This is the second in a two-panel series (See Panel 19 for first part) . In the series, presenters focus on the relationship between large-scale land grabs and modern forms, ideas or manifestations of the State.
The papers highlight the ways in which land grabs shape the ability of the State to conduct rule as well as the role that the State plays in facilitating or enabling land appropriation by outside actors. In this panel, Michael Dwyer examines the direct and indirect collaborations between state and capital in developing resources, governing the rural population and mapping territory in Laos, Deepak K Mishra analyzes the continuities between historical processes of land alienation and contemporary land grabs in India, and Gerben Nooteboom and Rosanne Rutten discuss the presence and process of Gulf-State investments in food crop production in Southeast Asia.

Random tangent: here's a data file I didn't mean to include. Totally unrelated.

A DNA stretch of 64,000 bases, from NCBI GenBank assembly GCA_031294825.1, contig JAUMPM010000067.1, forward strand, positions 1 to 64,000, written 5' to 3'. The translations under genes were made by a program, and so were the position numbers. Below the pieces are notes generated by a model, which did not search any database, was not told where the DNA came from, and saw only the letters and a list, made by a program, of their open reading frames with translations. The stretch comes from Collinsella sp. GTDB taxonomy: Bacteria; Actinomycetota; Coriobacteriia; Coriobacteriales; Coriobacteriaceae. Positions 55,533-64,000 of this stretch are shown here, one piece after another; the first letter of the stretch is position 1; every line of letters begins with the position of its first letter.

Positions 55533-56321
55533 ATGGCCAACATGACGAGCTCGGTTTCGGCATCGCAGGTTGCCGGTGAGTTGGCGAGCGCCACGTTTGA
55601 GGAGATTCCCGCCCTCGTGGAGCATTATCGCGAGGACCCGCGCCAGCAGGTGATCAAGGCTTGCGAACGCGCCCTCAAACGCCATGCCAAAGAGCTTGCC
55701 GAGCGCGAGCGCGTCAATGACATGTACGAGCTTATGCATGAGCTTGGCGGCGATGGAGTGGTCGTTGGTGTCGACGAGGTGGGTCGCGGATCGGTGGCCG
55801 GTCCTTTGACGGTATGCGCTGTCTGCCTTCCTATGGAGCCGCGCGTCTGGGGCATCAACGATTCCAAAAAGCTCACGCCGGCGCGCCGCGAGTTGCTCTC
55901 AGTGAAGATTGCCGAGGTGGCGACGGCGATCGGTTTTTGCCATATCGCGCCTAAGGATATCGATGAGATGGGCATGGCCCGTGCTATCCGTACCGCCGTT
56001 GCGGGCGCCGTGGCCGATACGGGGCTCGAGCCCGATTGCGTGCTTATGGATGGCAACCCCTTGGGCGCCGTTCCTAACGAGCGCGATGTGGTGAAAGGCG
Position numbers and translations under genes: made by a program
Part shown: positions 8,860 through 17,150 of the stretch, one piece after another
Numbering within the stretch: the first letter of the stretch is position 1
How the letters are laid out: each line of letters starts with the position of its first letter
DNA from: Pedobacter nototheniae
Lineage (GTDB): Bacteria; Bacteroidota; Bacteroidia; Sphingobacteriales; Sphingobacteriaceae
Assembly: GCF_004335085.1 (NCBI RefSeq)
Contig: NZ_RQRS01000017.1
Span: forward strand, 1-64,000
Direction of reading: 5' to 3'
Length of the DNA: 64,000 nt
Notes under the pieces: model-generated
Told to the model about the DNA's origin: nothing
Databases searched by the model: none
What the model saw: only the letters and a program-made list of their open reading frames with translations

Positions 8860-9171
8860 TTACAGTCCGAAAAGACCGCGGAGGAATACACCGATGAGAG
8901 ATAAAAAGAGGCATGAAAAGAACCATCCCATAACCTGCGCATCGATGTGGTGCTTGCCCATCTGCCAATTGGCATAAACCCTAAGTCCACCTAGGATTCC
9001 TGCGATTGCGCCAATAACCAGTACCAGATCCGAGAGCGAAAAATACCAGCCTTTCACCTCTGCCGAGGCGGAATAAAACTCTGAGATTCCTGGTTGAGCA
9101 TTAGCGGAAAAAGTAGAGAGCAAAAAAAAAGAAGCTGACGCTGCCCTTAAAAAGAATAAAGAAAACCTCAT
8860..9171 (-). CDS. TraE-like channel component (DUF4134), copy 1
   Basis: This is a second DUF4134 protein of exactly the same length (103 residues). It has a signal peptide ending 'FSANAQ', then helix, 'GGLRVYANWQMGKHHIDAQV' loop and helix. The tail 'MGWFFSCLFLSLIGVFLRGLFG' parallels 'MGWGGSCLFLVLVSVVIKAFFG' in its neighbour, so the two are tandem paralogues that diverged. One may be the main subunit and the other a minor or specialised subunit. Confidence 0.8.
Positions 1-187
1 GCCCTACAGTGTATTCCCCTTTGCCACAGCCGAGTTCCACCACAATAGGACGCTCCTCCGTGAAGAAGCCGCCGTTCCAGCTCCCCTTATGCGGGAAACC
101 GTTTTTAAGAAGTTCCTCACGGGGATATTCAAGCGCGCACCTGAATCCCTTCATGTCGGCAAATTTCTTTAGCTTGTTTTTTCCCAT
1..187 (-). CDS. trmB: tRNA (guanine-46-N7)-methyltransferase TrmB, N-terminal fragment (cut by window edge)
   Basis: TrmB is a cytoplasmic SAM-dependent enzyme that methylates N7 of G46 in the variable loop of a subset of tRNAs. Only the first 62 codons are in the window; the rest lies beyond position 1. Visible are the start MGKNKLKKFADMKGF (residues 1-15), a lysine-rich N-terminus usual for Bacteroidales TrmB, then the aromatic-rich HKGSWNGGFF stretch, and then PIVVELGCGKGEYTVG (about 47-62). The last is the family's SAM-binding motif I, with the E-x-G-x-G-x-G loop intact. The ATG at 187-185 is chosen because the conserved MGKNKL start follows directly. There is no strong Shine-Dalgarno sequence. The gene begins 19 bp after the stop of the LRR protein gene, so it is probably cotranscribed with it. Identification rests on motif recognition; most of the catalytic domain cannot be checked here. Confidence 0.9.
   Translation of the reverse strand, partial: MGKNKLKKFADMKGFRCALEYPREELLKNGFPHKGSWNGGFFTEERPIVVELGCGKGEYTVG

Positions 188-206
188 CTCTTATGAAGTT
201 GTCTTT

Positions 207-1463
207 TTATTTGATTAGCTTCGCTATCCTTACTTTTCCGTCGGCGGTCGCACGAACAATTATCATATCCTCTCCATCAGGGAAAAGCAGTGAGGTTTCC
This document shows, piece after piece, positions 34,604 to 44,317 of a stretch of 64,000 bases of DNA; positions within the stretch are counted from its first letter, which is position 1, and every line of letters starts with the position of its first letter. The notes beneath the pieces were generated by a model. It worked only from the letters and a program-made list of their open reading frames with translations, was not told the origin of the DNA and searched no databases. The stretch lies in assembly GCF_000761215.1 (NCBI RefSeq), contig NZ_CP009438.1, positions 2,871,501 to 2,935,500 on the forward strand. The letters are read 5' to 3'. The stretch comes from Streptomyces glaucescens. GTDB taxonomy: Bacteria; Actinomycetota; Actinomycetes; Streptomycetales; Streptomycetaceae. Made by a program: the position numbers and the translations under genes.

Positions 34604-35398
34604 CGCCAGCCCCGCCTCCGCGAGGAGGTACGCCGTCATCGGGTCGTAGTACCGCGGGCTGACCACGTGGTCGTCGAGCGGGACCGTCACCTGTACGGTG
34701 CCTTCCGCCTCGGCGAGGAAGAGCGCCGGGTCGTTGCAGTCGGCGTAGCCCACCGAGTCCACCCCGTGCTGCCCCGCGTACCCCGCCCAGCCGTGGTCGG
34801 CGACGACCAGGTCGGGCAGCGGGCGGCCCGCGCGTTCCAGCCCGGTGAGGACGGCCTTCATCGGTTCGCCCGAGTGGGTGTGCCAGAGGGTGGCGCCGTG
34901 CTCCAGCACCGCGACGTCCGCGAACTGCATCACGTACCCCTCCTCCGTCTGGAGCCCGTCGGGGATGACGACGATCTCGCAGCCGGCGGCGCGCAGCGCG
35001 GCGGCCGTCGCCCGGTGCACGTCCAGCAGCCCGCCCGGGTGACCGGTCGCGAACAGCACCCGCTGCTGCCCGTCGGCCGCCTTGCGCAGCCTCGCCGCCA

Chair: Phil McMichael, Cornell University
- Michael Dwyer, University of California at Berkeley Energy & Resources Group, Building the politics machine: Tools for resolving the global land grab (Presentation)
- Deepak K Mishra, Centre for the Study of Regional Development, Jawaharlal Nehru University, India, Behind Dispossession: State, Land Grabbing and Agrarian Change in Rural Orissa (Presentation)
- Gerben Nooteboom and Rosanne Rutten, University of Amsterdam, Gulf-State Concesessions in Indonesia and the Philippines: Contested Control of Agricultural Land and Foodcrops (Presentation)